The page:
Monday, June 3, 2013

DNA swabs following arrest; (Maryland V King); U.S. Supreme Court upholds state law. Justice Scalia: "A terrifying principle." Civil liberties groups: Worried about errors by overwhelmed lab technicians - such as the Nevada lab mistake that sent Dwayne Jackson, an innocent man, to prison for armed robbery. CNN.

STORY: "Supreme Court: DNA swab after arrest is legitimate search," by reporter Bill Mears, CNN Supreme Court Producer, published by CNN on June 3, 2013.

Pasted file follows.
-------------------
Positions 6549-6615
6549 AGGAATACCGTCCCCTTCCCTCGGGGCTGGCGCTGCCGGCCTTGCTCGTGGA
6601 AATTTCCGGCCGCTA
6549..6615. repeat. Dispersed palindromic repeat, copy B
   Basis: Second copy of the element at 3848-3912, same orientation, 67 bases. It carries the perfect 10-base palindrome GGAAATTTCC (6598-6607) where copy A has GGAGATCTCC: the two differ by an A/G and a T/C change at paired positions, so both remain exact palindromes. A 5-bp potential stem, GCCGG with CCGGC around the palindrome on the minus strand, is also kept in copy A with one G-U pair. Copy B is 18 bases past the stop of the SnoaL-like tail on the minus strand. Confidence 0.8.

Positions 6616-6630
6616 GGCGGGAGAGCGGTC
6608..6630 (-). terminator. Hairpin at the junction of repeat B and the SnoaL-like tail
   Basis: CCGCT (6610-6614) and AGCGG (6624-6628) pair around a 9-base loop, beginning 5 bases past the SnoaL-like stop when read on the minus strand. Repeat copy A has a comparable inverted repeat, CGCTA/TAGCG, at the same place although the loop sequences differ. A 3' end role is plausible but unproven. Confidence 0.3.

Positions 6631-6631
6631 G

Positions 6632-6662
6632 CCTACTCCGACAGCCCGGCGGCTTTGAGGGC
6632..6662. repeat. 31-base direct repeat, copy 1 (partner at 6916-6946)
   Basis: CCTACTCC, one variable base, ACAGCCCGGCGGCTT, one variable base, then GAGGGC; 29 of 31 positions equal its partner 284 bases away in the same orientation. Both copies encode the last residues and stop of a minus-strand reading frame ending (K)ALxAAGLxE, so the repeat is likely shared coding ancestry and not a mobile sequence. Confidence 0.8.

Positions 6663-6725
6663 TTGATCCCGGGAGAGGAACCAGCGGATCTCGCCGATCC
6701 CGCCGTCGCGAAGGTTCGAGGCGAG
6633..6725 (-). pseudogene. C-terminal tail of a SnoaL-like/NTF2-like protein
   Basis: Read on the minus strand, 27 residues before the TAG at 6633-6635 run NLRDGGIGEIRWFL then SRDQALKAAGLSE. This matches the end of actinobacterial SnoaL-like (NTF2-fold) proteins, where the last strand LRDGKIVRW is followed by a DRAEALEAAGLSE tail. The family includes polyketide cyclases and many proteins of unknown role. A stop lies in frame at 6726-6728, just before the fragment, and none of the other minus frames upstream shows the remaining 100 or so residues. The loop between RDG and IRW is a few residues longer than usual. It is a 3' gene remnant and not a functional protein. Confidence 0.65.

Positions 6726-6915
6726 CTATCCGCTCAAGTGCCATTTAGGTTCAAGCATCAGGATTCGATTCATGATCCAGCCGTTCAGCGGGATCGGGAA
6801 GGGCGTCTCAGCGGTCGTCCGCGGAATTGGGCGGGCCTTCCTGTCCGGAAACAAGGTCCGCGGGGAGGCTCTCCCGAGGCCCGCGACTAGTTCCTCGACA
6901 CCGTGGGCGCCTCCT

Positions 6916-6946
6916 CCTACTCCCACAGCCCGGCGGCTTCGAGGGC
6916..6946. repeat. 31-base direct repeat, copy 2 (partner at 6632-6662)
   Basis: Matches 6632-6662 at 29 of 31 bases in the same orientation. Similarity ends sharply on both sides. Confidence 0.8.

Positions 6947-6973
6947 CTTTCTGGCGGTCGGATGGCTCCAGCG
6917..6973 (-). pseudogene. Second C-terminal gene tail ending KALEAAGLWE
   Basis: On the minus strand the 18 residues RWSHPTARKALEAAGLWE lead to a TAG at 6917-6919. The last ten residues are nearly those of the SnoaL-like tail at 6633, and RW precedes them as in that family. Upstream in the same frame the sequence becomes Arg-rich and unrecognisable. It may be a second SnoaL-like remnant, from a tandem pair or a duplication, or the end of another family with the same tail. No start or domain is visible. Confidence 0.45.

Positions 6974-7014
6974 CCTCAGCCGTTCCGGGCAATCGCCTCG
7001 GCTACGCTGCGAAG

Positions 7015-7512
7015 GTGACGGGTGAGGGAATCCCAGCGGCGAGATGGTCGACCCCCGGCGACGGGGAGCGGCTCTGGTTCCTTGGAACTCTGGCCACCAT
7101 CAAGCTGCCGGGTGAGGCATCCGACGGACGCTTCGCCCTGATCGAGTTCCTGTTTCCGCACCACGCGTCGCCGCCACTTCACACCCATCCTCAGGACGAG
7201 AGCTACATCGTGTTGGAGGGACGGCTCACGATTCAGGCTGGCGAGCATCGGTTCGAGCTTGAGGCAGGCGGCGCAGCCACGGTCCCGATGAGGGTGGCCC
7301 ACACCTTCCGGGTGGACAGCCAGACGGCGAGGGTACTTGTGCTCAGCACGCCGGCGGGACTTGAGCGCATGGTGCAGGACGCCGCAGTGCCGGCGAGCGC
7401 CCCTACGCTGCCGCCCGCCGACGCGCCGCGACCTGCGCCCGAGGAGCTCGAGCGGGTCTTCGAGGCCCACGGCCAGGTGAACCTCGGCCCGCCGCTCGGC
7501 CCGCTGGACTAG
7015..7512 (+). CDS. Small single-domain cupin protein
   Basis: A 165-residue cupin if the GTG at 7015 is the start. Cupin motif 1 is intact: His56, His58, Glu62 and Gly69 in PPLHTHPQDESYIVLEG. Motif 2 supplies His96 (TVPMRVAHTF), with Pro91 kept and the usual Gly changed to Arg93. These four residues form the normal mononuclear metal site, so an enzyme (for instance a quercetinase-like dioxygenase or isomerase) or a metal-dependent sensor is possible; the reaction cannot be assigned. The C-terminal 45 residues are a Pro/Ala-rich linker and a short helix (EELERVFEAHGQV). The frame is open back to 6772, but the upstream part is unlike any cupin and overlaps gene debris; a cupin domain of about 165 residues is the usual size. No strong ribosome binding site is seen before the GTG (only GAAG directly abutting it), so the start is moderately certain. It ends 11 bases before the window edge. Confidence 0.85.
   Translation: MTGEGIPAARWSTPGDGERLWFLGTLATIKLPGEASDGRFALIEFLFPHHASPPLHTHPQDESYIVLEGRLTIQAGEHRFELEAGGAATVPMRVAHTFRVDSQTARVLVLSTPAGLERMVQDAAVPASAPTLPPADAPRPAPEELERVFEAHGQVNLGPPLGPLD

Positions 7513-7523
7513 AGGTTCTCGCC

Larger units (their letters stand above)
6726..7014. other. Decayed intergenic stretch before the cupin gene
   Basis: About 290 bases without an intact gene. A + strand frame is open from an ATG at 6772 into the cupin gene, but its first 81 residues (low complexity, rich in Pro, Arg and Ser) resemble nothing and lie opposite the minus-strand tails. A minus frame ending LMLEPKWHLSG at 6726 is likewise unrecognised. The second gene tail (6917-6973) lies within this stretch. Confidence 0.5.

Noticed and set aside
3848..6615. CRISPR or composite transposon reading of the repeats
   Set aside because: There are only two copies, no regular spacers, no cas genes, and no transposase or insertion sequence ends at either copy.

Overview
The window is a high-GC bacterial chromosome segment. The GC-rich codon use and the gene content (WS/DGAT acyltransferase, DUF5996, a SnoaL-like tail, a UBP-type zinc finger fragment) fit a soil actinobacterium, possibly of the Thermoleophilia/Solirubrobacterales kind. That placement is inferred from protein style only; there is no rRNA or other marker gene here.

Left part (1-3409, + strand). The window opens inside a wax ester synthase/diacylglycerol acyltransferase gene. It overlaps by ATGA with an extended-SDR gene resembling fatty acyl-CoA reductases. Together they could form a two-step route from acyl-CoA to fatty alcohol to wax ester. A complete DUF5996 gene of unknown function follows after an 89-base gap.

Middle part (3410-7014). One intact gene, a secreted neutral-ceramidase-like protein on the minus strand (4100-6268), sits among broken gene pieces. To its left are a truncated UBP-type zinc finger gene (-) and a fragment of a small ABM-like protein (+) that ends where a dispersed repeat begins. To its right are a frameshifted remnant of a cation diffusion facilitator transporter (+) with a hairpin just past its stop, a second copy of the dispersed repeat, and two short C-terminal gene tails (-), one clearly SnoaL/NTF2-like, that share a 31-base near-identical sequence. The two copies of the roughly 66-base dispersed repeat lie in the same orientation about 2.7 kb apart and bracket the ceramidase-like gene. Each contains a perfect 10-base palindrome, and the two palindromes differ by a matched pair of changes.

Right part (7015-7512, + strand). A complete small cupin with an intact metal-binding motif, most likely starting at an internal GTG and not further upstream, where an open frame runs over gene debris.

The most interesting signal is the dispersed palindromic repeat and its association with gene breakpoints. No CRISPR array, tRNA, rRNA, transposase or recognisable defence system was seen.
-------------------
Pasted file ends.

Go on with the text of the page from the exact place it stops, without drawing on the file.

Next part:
GIST: In a 5-4 decision, the high court likens taking a DNA sample to fingerprinting an arrestee. In dissent, Justice Antonin Scalia says the ruling establishes a "terrifying principle." Civil liberties groups worry about errors by overwhelmed lab technicians........."The Supreme Court has ruled criminal suspects can be subjected to a police DNA test after arrest -- before trial and conviction -- a privacy-versus-public-safety dispute that could have wide-reaching implications in the rapidly evolving technology surrounding criminal procedure. At issue in the ruling Monday was whether taking genetic samples from someone held without a warrant in criminal custody for "a serious offense" is an unconstitutional "search." A 5-4 majority of the court concluded it is legitimate, and upheld a state law. "When officers make an arrest supported by probable cause to hold for a serious offense and they bring the suspect to the station to be detained in custody, taking and analyzing a cheek swab of the arrestee's DNA is, like fingerprinting and photographing, a legitimate police booking procedure that is reasonable under the Fourth Amendment," the majority wrote.........A divided Maryland Court of Appeals later agreed with King, saying suspects under arrest enjoy a higher level of privacy than a convicted felon, outweighing the state's law enforcement interests. That court also said obtaining King's DNA immediately after arrest was not necessary in identifying him, and that the process was more personally invasive than standard fingerprinting. But the high court decided in favor of the state. Kennedy was joined by Chief Justice John Roberts, and Justices Clarence Thomas, Stephen Breyer, and Samuel Alito. The issue of citizen privacy has been particularly acute since the 9/11 attacks. Federal and state governments have stepped up surveillance of suspected terrorists and their allies and of high-risk targets, like government buildings and shopping malls. The current conservative-majority court has generally been supportive of law enforcement in recent search and privacy disputes, but not always. The court last year ruled police could not place a GPS tracking device on a drug suspect's car for several weeks without first obtaining a search warrant. In a sharply worded dissent, Justice Antonin Scalia said the majority's reasoning established a "terrifying principle." "The court's opinion barely mentions the crucial fact about this case: the search here was entirely suspicionless. The police had no reason to believe King's DNA would link him to any crime." Scalia added the state law "manages to burden uniquely the sole group for whom the Fourth Amendment's protections ought to be most jealously guarded: people who are innocent of the state's accusations," describing of the legal concept of innocent until proven guilty. He was supported by Justices Ruth Bader Ginsburg, Sonia Sotomayor, and Elena Kagan. Scalia's prior support of Fourth Amendment protections is well-documented, so his siding with three more liberal members of the court was not surprising.........Civil liberties groups worry inadequate testing by overwhelmed lab technicians can lead to errors, such as the one that sent Dwayne Jackson to prison for armed robbery. It was three years before a lab mistake was noticed, and the Nevada man was freed as an innocent man."

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